Having a spiritual community can help people to live healthier lives, with greater longevity, less depression and suicide, and less substance use
Researchers from Harvard T.H. Chan School of Public Health argue that spirituality should be incorporated into care for both serious illness and health – as being part of a spiritual community can be beneficial for your overall health.
According to the International Consensus Conference on Spiritual Care in Health Care, spirituality is “the way individuals seek ultimate meaning, purpose, connection, value, or transcendence.”
While this includes organised religion, it also extends well beyond to include ways of finding ultimate meaning by connecting, for example, to family, community, or nature.
Tyler VanderWeele, the John L. Loeb and Frances Lehman Loeb Professor of Epidemiology in the Departments of Epidemiology, says: “Spirituality is important to many patients as they think about their health. Focusing on spirituality in health care means caring for the whole person, not just their disease.”
Spirituality can be important and influences key outcomes in illness
For many religious patients, spirituality is important and influences key outcomes in illness – such as quality of life and medical care decisions.
Consensus implications included incorporating considerations of spirituality as part of patient-centred health care and increasing awareness among clinicians and health professionals about the protective benefits of spiritual community participation.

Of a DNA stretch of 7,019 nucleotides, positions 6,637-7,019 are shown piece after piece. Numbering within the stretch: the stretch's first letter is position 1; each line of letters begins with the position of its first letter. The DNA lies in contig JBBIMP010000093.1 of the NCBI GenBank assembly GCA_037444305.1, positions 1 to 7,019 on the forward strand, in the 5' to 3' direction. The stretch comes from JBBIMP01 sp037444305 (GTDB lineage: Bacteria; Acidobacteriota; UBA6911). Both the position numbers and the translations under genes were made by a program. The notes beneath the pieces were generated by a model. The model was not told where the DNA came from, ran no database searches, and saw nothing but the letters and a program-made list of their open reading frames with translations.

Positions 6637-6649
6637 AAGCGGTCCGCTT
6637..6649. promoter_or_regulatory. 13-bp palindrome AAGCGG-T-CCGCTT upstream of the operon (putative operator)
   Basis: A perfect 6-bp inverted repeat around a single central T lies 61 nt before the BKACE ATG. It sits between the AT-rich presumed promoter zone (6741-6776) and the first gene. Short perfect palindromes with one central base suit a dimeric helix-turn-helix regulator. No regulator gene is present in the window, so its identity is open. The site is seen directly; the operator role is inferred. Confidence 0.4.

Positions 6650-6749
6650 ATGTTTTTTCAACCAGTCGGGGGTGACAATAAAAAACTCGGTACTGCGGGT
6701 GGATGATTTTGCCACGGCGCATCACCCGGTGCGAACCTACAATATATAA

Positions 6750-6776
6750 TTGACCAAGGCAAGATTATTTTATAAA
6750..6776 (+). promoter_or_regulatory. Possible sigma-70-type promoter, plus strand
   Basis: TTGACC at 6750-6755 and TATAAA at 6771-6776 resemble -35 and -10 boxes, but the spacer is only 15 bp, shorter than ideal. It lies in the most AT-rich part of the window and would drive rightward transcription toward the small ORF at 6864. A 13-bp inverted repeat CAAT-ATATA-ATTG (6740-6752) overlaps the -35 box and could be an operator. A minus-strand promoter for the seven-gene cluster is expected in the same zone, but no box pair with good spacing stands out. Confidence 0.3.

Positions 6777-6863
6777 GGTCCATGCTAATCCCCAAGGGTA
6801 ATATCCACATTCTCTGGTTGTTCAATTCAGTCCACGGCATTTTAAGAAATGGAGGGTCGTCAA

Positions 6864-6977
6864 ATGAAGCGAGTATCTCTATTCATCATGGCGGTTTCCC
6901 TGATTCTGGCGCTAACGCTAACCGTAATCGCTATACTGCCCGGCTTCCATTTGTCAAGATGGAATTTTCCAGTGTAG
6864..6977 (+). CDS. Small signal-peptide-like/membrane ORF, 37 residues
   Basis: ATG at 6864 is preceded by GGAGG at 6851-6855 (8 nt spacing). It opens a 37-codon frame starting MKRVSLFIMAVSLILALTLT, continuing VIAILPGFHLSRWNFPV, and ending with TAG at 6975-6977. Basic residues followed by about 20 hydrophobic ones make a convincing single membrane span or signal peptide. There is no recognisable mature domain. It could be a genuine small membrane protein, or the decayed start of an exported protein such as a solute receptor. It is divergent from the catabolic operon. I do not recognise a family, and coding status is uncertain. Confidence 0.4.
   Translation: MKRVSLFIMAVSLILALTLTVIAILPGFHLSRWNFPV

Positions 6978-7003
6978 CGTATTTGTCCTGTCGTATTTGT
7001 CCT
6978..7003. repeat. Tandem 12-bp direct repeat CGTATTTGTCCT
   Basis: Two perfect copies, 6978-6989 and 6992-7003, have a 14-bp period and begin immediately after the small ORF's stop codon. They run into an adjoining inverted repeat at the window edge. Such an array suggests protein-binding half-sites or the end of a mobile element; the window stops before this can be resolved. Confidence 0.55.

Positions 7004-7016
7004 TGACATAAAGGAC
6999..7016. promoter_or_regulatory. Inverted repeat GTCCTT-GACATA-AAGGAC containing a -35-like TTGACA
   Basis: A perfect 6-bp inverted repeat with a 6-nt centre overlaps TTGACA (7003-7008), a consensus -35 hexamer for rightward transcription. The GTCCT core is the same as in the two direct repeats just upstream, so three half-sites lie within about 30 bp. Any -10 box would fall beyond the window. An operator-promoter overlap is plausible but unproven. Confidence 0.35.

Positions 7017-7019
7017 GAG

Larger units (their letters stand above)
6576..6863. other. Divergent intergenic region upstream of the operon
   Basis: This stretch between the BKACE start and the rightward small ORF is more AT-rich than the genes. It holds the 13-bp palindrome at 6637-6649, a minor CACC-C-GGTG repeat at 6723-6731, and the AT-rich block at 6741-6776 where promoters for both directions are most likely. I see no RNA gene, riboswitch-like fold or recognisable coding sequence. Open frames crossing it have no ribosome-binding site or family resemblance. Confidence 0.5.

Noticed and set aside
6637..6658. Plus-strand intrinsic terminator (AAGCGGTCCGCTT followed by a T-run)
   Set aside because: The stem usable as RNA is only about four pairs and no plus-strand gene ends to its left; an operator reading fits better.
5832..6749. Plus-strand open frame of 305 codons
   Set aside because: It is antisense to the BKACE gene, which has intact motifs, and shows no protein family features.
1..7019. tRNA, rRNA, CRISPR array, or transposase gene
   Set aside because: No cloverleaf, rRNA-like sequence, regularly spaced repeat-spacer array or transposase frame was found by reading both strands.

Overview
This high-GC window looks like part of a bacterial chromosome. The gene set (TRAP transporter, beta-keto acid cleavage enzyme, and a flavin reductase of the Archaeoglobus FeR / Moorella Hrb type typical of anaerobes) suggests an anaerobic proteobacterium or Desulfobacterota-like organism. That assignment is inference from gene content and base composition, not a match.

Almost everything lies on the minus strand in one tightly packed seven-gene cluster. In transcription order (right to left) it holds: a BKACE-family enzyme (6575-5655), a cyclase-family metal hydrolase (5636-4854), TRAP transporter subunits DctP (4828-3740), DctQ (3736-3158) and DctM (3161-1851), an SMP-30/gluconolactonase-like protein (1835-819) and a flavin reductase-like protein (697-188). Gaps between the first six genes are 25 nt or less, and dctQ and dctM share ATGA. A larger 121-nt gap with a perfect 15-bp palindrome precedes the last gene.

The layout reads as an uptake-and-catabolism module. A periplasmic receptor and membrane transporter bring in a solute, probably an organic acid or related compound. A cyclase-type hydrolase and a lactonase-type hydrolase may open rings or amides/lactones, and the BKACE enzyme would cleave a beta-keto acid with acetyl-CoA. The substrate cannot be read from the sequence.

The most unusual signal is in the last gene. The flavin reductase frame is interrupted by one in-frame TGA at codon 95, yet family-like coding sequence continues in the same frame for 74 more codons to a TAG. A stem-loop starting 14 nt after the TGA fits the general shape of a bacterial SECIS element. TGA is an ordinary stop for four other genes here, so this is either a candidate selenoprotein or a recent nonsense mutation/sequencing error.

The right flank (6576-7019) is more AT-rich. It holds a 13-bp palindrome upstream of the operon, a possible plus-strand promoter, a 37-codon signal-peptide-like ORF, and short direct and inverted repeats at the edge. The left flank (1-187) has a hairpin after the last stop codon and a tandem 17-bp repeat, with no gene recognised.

The researchers identified and analysed the highest-quality evidence on spirituality in serious illness and health published between January 2000 and April 2022. Out of 8,946 articles concerned with serious illness, 371 articles met the study’s strict inclusion criteria, as did 215 of the 6,485 articles focused on health outcomes.
A structured, multidisciplinary group of experts, called a Delphi panel, then reviewed the strongest collective evidence and offered consensus implications for health and health care.
The 27-member panel was composed of experts in spirituality and health care, public health, or medicine, and represented a diversity of spiritual/religious views, including spiritual-not-religious, atheist, Muslim, Catholic, various Christian denominations, and Hindu.
They found that spiritual community participation, as exemplified by religious service attendance, was associated with healthier lives, including greater longevity, less depression and suicide, and less substance use.
“Overlooking spirituality leaves patients feeling disconnected from the health care system”
Tracy Balboni, lead author and senior physician at the Dana-Farber/Brigham, says: “This study represents the most rigorous and comprehensive systematic analysis of the modern day literature regarding health and spirituality to date.
“Our findings indicate that attention to spirituality in serious illness and in health should be a vital part of future whole person-centered care, and the results should stimulate more national discussion and progress on how spirituality can be incorporated into this type of value-sensitive care.”
The simple act of asking about a patient’s spirituality can and should be part of patient-centred, value-sensitive care.
According to the researchers, collecting information from the conversation with spiritual communities can help to guide further medical decision-making, including but not limited to notifying a spiritual care specialist.
Koh says: “Overlooking spirituality leaves patients feeling disconnected from the health care system and the clinicians trying to care for them. Integrating spirituality into care can help each person have a better chance of reaching complete well-being and their highest attainable standard of health.”
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